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How To Deal With A Loud MacBook Fan

People sweat, dogs hunt and laptops turn fans generally to stay cool. Unless you have the small, fanless MacBook ($ 1,249 at Amazon Marketplace) then your MacBook Pro ($ 1,789 at Amazon.com) or MacBook Air ($ 793 at Amazon Marketplace) will occasionally heat up its cooling fan to keep its thermals at bay. If your Mac's fan has turned from occasional spinning to regular and loud spinning, here you can slow down the roll (or even the spin).

Reviewing apps and tabs

The more apps and browser tabs are on your computer, the more likely your Mac will have to use its fan to keep things cool. Minimize your multitasking by closing applications when you stop using them, especially if you use graphics-intensive applications like Photoshop and iMovie.

To see which apps use the most CPU resources, open the Activity Monitor and click the CPU tab. In my experience, Chrome is more a resource than Safari, so you could try switching browsers for quieter web browsing (and good news, Safari gets favicons!) I also use my iPhone ($ 1

,000 at Cricket Wireless )) to play music and podcasts with iTunes and Spotify instead of running them on my MacBook Pro.

  activity monitor

Screenshot by Matt Elliott / CNET

Keep Vents Clear

The MacBook Pro has vents on the sides and rear, and the MacBook Air has vents on its trailing edge. These openings suck in cool air and displace hot air. If you block these vents by resting your laptop on a lap, sofa cushion, pillow, bed, or blanket, your Mac will heat up quickly. I use a coffee table book to keep the vents on my MacBook Pro unhampered when I'm lying on a couch or in bed.

If it looks like a pile of dirt has accumulated on the louvers, you can try to blow it away with a can of compressed air. Of course, you run the risk of simply blowing the debris into the Mac. If that seems to be the case, then you need to open your Mac to get under the hood.

Open and Clean

Get a tiny phillips head screwdriver and you can remove the bottom plate of your MacBook to remove dirt, dust and grime that has accumulated over the years. Use your compressed air can to wipe off dirt or a lint-free cloth to wipe it away. Pay special attention to the fan and its fans, as well as the entire back of your MacBook. The goal here is clean passages for maximum airflow.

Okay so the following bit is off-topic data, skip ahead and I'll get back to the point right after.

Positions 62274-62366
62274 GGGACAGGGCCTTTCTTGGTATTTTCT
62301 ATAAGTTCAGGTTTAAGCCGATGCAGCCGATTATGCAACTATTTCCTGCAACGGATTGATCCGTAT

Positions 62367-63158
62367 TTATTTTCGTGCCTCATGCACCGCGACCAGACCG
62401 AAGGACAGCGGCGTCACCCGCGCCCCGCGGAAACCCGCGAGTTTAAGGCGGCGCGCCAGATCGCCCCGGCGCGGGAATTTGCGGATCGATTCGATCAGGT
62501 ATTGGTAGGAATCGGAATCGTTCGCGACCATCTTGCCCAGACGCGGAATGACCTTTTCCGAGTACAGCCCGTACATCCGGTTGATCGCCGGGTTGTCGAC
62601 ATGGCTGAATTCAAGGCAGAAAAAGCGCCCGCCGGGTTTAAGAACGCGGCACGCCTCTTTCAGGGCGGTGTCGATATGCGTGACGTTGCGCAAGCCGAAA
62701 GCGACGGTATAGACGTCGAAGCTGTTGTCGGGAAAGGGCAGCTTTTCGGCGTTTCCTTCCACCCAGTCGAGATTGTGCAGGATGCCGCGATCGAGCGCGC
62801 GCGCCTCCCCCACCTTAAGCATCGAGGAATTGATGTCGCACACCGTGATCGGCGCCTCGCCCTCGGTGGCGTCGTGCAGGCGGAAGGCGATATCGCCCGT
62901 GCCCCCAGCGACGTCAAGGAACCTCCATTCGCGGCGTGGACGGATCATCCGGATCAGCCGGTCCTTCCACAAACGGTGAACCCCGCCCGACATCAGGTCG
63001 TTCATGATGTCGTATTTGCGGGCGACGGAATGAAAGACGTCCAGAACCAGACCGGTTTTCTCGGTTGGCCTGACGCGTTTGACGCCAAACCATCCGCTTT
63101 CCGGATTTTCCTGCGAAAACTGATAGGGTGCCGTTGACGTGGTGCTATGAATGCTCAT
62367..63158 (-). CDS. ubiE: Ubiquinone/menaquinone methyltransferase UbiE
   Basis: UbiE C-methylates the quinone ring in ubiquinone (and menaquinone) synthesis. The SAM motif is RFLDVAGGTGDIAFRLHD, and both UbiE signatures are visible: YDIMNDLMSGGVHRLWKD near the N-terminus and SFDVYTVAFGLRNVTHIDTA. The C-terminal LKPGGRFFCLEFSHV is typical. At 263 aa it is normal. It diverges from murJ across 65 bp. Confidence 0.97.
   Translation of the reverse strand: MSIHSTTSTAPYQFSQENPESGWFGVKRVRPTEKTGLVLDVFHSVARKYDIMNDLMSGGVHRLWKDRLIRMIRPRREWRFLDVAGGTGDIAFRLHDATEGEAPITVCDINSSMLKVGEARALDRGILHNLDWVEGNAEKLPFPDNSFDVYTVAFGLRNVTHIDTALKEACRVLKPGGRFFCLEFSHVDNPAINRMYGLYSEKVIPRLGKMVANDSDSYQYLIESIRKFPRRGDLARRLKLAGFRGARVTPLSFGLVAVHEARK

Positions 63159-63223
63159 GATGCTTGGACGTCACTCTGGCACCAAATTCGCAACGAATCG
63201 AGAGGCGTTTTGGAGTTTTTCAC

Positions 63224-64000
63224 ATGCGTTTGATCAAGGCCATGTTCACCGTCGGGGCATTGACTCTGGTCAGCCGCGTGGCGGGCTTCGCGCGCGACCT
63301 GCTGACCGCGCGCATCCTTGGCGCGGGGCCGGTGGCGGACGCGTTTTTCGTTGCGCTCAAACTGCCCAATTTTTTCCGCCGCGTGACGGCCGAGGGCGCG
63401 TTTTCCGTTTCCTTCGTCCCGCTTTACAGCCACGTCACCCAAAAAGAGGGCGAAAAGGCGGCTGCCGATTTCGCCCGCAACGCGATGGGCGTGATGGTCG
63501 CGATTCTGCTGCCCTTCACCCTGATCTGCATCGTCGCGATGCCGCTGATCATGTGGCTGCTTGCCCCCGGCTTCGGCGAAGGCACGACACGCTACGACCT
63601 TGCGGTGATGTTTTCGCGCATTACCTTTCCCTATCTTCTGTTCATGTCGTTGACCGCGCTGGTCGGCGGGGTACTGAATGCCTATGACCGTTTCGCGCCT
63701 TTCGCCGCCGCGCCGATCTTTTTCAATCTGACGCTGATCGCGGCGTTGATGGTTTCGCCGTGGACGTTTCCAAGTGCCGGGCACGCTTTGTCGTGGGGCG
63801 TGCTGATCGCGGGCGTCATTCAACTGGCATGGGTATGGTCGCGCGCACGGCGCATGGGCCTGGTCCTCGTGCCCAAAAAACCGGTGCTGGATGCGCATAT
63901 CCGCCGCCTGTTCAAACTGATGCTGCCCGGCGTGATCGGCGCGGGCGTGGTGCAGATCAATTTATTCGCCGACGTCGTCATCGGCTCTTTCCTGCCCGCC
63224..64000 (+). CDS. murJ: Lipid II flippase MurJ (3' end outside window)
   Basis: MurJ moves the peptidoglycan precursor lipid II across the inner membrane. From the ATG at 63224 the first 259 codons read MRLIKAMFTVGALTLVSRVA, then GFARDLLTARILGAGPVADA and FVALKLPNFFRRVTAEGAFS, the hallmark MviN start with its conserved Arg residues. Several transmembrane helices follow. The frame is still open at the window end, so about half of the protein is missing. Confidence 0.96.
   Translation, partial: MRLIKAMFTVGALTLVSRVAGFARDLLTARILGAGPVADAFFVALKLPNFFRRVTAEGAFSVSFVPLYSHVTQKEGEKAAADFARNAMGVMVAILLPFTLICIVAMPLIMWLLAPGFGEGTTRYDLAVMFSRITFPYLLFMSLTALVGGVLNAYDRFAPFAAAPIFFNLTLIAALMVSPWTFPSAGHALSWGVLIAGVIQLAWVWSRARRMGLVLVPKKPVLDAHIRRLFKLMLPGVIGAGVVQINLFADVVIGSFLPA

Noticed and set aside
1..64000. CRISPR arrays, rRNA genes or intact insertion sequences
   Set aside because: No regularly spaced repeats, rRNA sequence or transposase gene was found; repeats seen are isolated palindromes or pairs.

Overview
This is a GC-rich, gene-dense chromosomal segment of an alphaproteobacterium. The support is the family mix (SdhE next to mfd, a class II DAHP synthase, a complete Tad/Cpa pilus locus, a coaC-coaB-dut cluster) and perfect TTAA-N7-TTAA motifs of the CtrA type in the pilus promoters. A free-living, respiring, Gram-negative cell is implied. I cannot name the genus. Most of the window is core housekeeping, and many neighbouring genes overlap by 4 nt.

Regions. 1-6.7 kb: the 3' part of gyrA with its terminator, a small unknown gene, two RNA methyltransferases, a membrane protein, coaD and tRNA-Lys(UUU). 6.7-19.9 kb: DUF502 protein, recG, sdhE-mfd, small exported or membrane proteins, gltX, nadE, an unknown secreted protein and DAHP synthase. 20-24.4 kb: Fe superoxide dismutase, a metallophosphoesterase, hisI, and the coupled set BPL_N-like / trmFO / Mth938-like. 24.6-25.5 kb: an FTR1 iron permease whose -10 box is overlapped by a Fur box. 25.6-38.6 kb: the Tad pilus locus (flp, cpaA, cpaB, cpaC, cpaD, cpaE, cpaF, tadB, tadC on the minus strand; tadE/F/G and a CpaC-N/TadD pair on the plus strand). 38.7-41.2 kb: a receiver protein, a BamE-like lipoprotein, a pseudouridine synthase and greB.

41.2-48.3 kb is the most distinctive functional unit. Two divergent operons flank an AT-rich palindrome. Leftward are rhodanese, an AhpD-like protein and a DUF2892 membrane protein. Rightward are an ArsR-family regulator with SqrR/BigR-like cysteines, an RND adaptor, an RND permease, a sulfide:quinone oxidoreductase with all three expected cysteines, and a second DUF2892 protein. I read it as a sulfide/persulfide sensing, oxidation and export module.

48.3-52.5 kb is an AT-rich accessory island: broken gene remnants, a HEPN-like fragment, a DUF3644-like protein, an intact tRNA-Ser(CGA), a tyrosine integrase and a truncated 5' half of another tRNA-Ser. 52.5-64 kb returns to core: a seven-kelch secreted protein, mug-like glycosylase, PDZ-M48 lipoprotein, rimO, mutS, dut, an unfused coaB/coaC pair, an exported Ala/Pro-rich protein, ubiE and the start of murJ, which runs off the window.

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Test Your Fans

There's a possibility that the reason for overheating your MacBook is that something's wrong with the fan itself. Your Mac has a hardware diagnostic tool burned in it. If it was created before June 2013, use the Apple Hardware Test. After this date, use Apple Diagnostics.

These tools work in a similar way. If your MacBook is plugged in and all external peripherals are removed, restart it and hold down the D key to start one of the two diagnostic utilities.

Follow the instructions on the screen to start the test. The standard test takes only a minute or two and will report all hardware issues. For a more thorough examination, you can check one box to perform an extended test that will take an hour or more.

View this Apple Support page with reference codes that appear in the Test Results section when the test is complete. There are three codes, all of which start with "PPF" relative to the fan. If you get any of the results that indicate you have a problem with your cooling fan, contact Apple Support or visit your nearest Genius Bar.

Reset SMC

If your Mac is clean and free of dirt, it's free and you keep your apps and tabs in check and the fan is still spinning around a lot, then you try to reset the System Management Controller (SMC). The SMC is responsible for controlling low-level features on your Mac, including "Thermal Management", also known as a fan. Follow Apple's instructions to reset the SMC.

More information: Everything you need to know about MacOS Mojave.

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